I was a TV researcher for several years. As well as being mind-blowingly fascinating, it’s a strange and often stressful job. You are, in effect, the personal concierge to the uniquely demanding creature that is the TV producer (I later became one of those too, so feel I can speak freely) and it is your job to fulfil his or her every creative whim.
You must interpret the weird, cosmic ordering – ‘I need a man who is so addicted to gambling he wears nappies! By five o’clock! Plus a kilo of moon rock!’ – and bring back each bizarrely specific item on the list. Given that your job depends on it, you get pretty good at making items materialise out of thin air that one might have believed did not actually exist at all.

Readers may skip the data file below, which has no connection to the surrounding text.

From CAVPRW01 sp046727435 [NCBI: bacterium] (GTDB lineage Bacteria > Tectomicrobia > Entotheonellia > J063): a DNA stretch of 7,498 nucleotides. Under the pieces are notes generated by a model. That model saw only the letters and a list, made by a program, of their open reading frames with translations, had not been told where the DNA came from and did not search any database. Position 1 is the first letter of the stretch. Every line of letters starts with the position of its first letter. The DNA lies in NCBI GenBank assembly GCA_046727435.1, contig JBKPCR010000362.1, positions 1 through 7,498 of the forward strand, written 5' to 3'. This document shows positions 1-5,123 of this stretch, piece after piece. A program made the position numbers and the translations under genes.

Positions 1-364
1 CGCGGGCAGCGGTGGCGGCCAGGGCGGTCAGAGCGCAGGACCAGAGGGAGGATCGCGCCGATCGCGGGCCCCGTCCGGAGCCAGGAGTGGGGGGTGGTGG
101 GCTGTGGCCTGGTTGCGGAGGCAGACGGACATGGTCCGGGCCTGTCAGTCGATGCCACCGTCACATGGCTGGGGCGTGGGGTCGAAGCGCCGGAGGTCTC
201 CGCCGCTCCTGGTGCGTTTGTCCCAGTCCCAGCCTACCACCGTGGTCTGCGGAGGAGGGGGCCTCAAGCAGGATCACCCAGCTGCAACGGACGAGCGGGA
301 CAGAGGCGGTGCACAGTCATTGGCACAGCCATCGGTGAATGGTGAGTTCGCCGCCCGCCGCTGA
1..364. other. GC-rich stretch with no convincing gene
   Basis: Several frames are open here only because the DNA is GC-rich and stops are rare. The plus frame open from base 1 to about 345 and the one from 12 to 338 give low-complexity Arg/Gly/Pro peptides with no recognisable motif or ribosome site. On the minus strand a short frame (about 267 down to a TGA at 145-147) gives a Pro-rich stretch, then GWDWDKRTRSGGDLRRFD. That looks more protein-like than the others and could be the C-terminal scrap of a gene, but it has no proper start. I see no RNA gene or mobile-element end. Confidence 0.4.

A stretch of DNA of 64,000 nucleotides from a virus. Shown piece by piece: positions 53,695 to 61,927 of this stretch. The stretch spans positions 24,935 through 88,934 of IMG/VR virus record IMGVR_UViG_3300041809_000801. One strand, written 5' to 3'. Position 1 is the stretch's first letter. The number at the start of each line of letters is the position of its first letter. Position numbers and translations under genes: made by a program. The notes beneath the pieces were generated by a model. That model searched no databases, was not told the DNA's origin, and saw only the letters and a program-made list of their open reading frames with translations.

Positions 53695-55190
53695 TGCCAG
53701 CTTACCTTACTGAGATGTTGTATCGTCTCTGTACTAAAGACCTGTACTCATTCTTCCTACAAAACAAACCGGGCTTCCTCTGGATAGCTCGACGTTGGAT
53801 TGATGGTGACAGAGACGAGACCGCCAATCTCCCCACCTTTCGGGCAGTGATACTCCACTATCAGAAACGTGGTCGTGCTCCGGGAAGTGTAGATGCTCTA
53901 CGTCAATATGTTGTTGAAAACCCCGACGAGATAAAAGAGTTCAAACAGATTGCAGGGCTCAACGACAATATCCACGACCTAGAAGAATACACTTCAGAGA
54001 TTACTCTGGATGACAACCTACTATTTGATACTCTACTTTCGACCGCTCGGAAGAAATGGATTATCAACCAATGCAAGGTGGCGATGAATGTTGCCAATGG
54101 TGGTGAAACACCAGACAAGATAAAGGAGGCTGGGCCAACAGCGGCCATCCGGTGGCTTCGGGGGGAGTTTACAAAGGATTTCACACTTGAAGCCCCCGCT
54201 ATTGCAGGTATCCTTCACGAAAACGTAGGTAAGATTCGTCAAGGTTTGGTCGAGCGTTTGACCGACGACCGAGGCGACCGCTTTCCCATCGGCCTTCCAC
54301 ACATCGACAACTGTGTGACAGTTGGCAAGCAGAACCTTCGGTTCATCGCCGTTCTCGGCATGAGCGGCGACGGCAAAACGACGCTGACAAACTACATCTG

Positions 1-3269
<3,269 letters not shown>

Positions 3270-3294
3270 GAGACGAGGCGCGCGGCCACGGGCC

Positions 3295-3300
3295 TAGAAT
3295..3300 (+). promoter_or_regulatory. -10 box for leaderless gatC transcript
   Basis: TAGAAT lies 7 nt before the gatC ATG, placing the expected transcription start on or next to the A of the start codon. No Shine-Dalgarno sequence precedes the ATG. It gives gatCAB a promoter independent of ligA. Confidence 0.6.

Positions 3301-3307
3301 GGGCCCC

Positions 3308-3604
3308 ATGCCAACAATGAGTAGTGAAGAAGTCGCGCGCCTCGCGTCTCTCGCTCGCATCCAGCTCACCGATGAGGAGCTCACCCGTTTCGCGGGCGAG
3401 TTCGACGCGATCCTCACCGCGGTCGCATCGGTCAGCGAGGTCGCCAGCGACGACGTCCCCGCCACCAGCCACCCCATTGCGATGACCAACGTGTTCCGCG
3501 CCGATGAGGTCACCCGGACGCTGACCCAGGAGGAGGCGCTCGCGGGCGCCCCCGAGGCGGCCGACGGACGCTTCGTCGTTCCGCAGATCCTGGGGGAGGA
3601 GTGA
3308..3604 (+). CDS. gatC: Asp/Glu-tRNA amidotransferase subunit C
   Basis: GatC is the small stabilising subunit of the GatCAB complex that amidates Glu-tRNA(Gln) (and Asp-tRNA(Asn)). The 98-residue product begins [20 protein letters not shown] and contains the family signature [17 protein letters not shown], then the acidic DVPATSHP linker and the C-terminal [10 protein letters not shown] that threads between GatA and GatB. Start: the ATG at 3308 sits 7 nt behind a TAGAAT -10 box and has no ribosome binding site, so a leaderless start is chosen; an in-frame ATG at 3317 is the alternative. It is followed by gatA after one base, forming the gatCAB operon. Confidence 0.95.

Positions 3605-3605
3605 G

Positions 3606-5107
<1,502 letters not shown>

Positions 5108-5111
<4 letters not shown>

This is a skill that comes in particularly handy when the ‘sexualisation of children’ story rolls around again, usually in response to another government review on the subject (there have been five separate re
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